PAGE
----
Son of Sherman Volume 1
The Sherman, Design and Development
Written by: Patrick Stansell and Kurt Laughlin
Language(s): English Text
B&W + colour photographs & line drawings.
Portrait format - Soft or hard cover (8.5" x 11")
Soft cover - $55.00. ISBN: 978-0-9773781-1-1
Hardcover - $67.50. ISBN: 978-0-9773781-3-5
Available from the Ampersand Website here
Available from the Ampersand Website here
All Shermans were pretty much the same aren't they? I mean except for the Firefly with the bigger gun they are all made in a cookie cutter with a rounded-hull and a stubby gun and they all had to run around the back of tigers to kill them? Well two myths which I was to find dispelled with pretty much one pass through this book just there. This is the first of three volumes that aim to totally and comprehensively cover the M4 Sherman for not just the modeller but armchair historian and tank enthusiast.
The story of this book started over fourteen years ago. The original book of "The Modeler's Guide to the Sherman" was released by Ampersand Publishing from a convergence of several smaller articles written by Pete Harlem. This book just about got everything under one cover, it utilized older CAD style drawings of the hulls but there were some sticking points with nomenclature and the book did not cover all in one stop. Rumours of a better – improved version of this book finally have come true and now we have it – in not just one – but three volumes dedicated to the whole inside and outside of the M4 Sherman tank in real and model form. This book, written and edited by Patrick Stansell and Kurt Laughlin is called “Son of Sherman Volume 1” and covers the design and development of the variants, details, differences and attributes of the Sherman tank during the period of the Second World War.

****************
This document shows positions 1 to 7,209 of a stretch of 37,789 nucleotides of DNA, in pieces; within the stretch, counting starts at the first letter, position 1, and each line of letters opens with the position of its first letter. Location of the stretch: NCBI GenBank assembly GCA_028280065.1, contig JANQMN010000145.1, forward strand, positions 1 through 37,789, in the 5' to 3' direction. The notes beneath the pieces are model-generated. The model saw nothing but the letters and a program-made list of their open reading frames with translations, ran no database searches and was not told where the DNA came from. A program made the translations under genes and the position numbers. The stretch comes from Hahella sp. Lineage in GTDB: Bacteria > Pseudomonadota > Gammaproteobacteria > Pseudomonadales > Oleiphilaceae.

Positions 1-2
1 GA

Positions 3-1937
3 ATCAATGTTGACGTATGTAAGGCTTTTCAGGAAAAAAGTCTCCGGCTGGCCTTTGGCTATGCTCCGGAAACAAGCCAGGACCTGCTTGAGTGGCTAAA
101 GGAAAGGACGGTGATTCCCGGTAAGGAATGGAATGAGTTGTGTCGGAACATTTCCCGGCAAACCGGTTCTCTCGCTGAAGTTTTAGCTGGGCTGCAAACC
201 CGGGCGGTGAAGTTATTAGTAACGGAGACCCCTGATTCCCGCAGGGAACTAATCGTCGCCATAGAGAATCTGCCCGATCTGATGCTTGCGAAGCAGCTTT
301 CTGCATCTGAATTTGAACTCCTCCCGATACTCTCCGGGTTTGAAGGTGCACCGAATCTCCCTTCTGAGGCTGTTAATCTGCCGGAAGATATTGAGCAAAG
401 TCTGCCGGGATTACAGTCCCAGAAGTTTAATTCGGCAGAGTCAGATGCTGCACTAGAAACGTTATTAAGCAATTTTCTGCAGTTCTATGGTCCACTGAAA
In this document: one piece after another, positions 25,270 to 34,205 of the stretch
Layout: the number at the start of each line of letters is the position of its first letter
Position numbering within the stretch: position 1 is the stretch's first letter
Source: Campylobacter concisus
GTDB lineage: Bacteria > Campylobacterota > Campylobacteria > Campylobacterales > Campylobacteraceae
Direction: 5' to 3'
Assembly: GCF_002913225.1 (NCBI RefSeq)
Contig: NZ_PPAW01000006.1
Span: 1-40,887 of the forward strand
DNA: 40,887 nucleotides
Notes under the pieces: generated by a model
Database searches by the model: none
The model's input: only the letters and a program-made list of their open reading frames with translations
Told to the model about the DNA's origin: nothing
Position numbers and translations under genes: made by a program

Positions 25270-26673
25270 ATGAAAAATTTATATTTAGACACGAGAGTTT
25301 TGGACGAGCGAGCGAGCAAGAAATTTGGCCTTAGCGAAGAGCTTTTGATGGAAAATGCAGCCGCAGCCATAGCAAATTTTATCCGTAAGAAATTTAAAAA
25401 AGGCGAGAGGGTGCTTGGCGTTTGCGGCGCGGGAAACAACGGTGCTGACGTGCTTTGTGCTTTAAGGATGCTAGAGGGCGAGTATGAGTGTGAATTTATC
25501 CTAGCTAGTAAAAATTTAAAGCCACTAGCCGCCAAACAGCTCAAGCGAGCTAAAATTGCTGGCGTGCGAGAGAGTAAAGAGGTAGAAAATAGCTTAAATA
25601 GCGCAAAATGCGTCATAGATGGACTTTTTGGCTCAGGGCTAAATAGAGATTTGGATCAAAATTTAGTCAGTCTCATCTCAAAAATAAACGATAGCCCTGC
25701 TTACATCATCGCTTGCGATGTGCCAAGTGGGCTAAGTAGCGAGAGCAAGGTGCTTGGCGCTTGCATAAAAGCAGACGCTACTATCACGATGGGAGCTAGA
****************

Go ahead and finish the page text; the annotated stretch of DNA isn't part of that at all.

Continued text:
While the second volume in progress in this series is centred on the needs of the modeller of the Sherman tank – and promises to show us the technique of building and finishing 18 highly detailed 1/35th scale kits. The third volume of this series still has a lot more to cover in it’s mandate. I am not sure of what is to come in that volume but there are still to be covered all of the commonwealth nations use of this vehicle, British Shermans with their large 17 ponder guns, the Israeli “Super” Shermans and the Shermans that served in the Korean conflict that still have not been covered here. Personally I would love to hear more about the Shermans in action – as the human story in connection to the subject makes the tale of the machine more interesting I find.